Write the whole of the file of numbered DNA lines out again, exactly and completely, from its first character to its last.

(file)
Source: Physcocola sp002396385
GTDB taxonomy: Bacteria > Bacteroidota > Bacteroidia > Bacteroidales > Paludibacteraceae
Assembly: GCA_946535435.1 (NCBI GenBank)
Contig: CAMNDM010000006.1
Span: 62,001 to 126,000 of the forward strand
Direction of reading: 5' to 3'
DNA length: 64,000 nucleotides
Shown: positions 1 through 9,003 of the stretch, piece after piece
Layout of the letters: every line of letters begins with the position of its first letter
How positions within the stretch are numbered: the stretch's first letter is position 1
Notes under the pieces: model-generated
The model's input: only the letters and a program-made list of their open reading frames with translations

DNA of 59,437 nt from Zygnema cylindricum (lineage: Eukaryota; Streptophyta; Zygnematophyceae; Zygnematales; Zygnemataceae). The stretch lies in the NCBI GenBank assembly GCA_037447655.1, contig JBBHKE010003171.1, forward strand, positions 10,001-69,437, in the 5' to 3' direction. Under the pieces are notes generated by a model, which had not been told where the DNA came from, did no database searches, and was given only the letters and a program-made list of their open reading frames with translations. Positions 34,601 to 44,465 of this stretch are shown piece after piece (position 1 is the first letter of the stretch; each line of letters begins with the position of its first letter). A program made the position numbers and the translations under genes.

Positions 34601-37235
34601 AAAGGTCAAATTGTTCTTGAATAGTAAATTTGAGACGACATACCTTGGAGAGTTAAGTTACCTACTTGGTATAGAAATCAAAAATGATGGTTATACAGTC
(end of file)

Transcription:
Source: Physcocola sp002396385
GTDB taxonomy: Bacteria > Bacteroidota > Bacteroidia > Bacteroidales > Paludibacteraceae
Assembly: GCA_946535435.1 (NCBI GenBank)
Contig: CAMNDM010000006.1
Span: 62,001 to 126,000 of the forward strand
Direction of reading: 5' to 3'
DNA length: 64,000 nucleotides
Shown: positions 1 through 9,003 of the stretch, piece after piece
Layout of the letters: every line of letters begins with the position of its first letter
How positions within the stretch are numbered: the stretch's first letter is position 1
Notes under the pieces: model-generated
The model's input: only the letters and a program-made list of their open reading frames with translations

DNA of 59,437 nt from Zygnema cylindricum (lineage: Eukaryota; Streptophyta; Zygnematophyceae; Zygnematales; Zygnemataceae). The stretch lies in the NCBI GenBank assembly GCA_037447655.1, contig JBBHKE010003171.1, forward strand, positions 10,001-69,437, in the 5' to 3' direction. Under the pieces are notes generated by a model, which had not been told where the DNA came from, did no database searches, and was given only the letters and a program-made list of their open reading frames with translations. Positions 34,601 to 44,465 of this stretch are shown piece after piece (position 1 is the first letter of the stretch; each line of letters begins with the position of its first letter). A program made the position numbers and the translations under genes.

Positions 34601-37235
34601 AAAGGTCAAATTGTTCTTGAATAGTAAATTTGAGACGACATACCTTGGAGAGTTAAGTTACCTACTTGGTATAGAAATCAAAAATGATGGTTATACAGTC